And I wonder, there comes Adam’s life crashing. Nothing really matters anymore.
Whereas we, everyday people, continue with our life. We are hamsters in a wheel, worrying about small issues. The small fights, the small egos, the clothes, the money – how much does it all really matter in the bigger scheme of life.
Today, while at work, I was asked to admit Ms. Mercier to my service. She has come from a nursing home and has a fever. I see Ms. Mercier and I talk to the husband who is at the bedside.
Ms. Mercier was a fashion designer where she worked for a fashion magazine in NYC in her earlier days. She retired around 30 years back and had been enjoying her retirement. Around six months back, she fell and broke her hip. She had the hip surgery done, and later had a stroke in the hospital leaving her paralyzed on her left side. She was sent to a nursing home for further care.
While at the nursing home, Ms. Mercier had developed a wound on her back which had eroded into her muscles. She was seen by a plastic surgeon who advised a colostomy, a pouch on her stomach, for feces collection as she had developed stool incontinence from the stroke. The colostomy was done and a suction device was placed on her back to help heal the wound.
This time she came to the hospital with fever, most likely from Pneumonia, infection in her lungs.
I see Ms. Mercier in the emergency room. She is lying half covered in a patient gown, her hair are disheveled and she has muscle wasting. The left side of her body is contracted and there are tubes jutting out of her body. She has a catheter to help her urinate, oxygen tubing to help her breathe, and a bag on her abdomen to help her defecate. A few teeth are missing, and she is slumped to a side, unaware of her appearance.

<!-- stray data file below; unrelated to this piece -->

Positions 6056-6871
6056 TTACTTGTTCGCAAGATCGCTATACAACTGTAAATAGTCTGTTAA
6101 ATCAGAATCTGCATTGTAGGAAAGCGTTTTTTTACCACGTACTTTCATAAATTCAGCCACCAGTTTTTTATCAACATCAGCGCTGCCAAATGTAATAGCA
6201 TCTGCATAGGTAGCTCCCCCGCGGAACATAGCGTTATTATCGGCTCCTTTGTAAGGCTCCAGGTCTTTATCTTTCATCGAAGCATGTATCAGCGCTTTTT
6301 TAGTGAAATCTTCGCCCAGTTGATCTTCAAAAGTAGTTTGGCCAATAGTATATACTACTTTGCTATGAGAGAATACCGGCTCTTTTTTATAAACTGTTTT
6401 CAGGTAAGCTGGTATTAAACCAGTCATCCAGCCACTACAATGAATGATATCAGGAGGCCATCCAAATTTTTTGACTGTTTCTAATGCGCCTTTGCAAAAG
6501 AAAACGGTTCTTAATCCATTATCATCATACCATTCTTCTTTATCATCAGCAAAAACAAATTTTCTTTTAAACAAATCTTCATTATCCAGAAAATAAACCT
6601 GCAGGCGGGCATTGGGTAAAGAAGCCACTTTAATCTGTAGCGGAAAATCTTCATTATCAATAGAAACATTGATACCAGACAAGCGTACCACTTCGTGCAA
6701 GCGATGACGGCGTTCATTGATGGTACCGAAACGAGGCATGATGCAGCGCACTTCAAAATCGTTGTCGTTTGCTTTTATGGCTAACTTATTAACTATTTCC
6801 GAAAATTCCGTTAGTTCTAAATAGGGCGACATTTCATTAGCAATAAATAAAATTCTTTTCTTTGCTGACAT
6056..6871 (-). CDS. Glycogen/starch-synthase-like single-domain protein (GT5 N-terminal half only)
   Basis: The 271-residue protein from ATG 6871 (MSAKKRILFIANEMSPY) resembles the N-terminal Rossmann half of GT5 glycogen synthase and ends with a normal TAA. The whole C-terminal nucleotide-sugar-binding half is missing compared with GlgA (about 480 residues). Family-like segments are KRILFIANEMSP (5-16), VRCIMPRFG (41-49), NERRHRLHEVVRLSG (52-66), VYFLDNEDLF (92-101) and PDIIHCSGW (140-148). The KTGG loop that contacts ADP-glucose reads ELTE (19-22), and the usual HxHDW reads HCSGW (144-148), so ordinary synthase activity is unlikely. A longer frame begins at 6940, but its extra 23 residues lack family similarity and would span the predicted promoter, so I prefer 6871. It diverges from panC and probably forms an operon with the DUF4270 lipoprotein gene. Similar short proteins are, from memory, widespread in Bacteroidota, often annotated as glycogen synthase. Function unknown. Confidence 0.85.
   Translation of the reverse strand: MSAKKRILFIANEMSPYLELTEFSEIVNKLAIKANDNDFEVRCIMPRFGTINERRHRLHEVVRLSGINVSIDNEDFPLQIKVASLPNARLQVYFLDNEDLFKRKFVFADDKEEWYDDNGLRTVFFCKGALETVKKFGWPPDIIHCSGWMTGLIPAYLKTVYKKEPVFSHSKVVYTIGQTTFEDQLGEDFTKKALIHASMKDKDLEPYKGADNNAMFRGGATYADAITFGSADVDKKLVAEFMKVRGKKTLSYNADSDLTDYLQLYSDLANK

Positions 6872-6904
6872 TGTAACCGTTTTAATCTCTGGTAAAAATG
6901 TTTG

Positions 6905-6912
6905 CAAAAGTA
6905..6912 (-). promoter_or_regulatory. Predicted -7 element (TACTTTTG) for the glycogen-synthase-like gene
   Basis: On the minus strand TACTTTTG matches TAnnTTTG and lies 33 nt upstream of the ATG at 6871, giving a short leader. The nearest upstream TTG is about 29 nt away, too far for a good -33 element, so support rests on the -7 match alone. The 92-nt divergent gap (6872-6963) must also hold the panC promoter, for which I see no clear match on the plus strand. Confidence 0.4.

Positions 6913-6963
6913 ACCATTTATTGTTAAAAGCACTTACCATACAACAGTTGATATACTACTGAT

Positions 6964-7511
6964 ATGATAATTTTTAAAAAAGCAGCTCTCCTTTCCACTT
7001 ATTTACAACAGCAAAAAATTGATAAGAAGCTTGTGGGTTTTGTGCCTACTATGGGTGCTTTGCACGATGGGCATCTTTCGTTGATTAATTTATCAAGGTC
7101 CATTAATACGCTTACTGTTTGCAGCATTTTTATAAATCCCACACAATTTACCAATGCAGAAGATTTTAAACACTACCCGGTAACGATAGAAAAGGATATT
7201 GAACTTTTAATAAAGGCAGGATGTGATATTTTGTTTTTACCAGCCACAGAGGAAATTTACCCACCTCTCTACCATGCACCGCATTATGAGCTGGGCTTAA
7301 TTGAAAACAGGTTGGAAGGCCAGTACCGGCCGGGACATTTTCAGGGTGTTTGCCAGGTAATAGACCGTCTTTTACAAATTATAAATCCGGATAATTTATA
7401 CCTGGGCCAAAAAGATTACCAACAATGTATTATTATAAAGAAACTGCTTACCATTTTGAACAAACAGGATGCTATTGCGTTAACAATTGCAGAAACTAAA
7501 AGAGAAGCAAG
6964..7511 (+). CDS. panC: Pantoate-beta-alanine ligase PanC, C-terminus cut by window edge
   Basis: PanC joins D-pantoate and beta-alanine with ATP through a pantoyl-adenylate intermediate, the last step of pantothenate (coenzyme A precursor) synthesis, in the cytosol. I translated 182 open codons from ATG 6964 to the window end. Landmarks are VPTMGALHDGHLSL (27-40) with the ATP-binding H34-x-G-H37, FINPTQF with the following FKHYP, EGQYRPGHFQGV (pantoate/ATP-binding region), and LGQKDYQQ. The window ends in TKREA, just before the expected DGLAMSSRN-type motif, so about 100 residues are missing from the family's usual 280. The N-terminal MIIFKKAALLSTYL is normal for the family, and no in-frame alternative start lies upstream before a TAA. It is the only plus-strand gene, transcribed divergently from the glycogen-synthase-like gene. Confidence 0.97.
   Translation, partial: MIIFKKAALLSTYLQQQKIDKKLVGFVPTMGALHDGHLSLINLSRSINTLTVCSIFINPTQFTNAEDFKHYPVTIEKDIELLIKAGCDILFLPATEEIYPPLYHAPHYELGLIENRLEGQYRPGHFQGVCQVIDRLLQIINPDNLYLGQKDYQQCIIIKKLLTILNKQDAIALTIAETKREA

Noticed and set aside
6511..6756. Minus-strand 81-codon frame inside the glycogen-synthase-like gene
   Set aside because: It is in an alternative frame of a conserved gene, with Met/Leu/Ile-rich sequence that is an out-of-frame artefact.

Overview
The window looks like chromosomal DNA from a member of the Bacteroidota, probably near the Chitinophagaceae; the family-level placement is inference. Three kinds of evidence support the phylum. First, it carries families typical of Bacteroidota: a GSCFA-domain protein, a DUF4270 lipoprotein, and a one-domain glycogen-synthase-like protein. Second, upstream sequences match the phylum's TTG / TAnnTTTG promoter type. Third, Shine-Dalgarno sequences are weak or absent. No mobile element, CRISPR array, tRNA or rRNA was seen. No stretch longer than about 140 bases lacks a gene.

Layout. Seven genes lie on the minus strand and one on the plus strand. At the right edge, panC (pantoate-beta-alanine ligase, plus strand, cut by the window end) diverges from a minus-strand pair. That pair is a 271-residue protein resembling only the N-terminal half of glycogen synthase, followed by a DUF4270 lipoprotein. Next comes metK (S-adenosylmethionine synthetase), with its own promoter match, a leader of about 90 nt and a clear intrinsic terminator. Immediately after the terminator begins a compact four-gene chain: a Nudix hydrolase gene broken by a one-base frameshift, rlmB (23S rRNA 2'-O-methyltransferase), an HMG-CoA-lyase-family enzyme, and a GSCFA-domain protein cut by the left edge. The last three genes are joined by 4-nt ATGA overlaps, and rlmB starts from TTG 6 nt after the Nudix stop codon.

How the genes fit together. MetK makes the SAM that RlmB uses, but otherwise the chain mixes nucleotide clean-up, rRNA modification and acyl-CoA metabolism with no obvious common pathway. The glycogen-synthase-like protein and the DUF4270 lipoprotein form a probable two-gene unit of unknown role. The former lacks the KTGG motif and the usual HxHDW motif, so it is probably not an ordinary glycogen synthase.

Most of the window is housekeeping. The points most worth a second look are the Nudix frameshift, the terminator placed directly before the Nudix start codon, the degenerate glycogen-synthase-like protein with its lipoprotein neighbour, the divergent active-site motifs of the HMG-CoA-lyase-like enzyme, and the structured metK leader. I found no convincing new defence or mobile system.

The husband shows me her picture he always carried with him. She is a smart, young woman, with coiffured hair and smooth flawless skin. She is wearing a mink coat which was her treasured possession.
And I wonder looking at her, what happened to Ms. Mercier’s dignity of life!!!
Naila was admitted to the hospital for Pneumonia, infection of the lung. Further examination and questioning revealed she has a muscular degenerative disorder. She has lost the ability to move almost every part of her body. She can think, nod yes and no, but beyond that, she is unable to do much. She has lost her ability to swallow food.
She used to work on Broadway and she spends the whole time listening to music on her iPad while surrounded by her family and caregiver.